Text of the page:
If you are not confident in your driving skills please stick to city, country, and side road driving. The rest of us appreciate your cooperation.

Driving in the Snow

Today is the first serious snow fall for this winter season. Now we aren’t getting anything to the proportions that Boston did a few days ago, but enough that being cautious while driving is actually warranted. What I want to convey here is that there is safe and unsafe ways to drive in the snow.

Normally driving the actual posted speed limit or right below would be the correct thing to do. (Approximately up to less than 5 mph under the posted limit.) I also suggest adding an extra half a car length than the normal distance you keep between you and the person in front of you. Slick road conditions do increase required stopping distances. There is a limit to how reduced your speed can be despite the not so Kosher driving conditions.

There is such a thing as driving too slow. A reasonable amount of speed does need to be maintained in order just to maintain forward momentum of one’s vehicle, but also to allow tires to do what they are supposed to do and push the snow out of the way which a lot of newer tread designs do thus increasing the contact footprint with the ground and increasing traction. Driving significantly slower will cause traffic to back up and a line of slow moving cars does pose a hazard in addition to an inconvenience.

While driving to have my truck inspected this morning I ran into said slow driver this morning. While traveling on the main avenue toward my destination I ended up at the back of the pack of slow moving cars. Everyone’s speed was reduced due to the fact that the plow trucks have not touched the roads in a few hours. Even though we were moving the speed was a snail’s pace for bad weather conditions. I was about 8 vehicles back from what I would find to be the head of the line. One by one motorists would pass the slow moving truck, but it required them to move into the lane of traffic not really traveled so there isn’t the travel track of other vehicles to follow. So people are struggling to pass the offending vehicle and it eventually becomes my turn. I figured there must be something wrong and sure enough there is.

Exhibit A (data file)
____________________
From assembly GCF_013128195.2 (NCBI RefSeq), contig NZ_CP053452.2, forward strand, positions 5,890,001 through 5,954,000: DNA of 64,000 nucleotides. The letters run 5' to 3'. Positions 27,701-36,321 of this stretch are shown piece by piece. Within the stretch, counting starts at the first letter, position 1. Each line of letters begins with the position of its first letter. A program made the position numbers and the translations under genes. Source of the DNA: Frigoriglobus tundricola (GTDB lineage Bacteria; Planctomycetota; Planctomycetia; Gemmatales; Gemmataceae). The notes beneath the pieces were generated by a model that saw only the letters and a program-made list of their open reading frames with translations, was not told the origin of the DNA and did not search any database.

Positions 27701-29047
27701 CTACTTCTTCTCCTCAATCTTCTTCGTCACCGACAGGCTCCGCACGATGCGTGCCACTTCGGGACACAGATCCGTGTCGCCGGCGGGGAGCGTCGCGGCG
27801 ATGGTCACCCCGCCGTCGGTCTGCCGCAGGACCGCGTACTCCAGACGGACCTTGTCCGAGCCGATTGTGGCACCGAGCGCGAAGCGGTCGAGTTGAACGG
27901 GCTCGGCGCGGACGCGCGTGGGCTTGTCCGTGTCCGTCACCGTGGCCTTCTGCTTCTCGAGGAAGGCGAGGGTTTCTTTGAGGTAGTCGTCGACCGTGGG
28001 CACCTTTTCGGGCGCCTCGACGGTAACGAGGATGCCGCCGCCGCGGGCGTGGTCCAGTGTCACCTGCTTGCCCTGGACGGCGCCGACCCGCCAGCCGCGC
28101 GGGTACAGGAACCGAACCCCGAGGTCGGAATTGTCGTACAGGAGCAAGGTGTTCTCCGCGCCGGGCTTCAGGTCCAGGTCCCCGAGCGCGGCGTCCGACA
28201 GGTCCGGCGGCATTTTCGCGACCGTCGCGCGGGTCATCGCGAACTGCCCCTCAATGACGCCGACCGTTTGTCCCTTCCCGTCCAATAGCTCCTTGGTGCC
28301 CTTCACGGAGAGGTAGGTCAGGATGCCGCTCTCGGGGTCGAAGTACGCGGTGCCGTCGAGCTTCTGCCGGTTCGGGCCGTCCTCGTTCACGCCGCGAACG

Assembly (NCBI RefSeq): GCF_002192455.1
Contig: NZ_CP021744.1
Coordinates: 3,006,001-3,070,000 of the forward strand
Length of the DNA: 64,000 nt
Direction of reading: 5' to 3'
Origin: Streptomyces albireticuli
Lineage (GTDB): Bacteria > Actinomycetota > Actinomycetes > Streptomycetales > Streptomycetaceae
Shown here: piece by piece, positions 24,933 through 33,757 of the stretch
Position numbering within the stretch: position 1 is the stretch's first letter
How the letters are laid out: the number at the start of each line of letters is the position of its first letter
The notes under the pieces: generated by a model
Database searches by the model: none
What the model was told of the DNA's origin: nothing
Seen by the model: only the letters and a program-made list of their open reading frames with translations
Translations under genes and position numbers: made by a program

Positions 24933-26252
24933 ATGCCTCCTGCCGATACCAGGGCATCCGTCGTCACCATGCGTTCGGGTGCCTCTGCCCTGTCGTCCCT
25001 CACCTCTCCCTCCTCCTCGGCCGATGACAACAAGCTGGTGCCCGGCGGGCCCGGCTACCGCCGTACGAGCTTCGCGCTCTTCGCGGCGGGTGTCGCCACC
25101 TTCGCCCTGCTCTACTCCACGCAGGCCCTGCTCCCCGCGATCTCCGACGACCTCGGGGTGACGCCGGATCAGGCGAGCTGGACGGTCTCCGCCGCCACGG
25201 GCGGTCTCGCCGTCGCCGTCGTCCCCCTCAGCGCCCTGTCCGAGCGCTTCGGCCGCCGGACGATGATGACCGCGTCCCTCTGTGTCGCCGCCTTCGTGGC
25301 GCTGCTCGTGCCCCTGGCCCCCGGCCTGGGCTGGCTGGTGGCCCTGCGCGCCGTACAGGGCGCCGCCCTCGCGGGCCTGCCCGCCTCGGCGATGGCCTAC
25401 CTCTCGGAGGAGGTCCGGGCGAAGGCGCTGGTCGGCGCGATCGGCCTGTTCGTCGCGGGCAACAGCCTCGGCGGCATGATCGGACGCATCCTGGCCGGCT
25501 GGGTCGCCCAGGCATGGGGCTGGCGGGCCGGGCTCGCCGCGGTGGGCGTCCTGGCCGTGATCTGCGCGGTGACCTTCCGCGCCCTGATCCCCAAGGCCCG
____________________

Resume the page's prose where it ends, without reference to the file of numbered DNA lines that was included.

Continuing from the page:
I am fortunate enough to have four wheel drive and had been using it from the word go this morning so passing was no difficulty for me. While passing I took a quick look at the vehicle causing the issue and thought there might be some assistance I could offer, but concern quickly turned to anger. This person was driving a truck of comparable size and scope to that of mine, barley had cleaned the excess snow off of it, and the driver was talking on the cell phone.  For about a heartbeats worth of time I thought about pushing them into the breakdown lane, but decided the hit and run wasn’t worth it. People’s stupidity is mind boggling to me sometimes.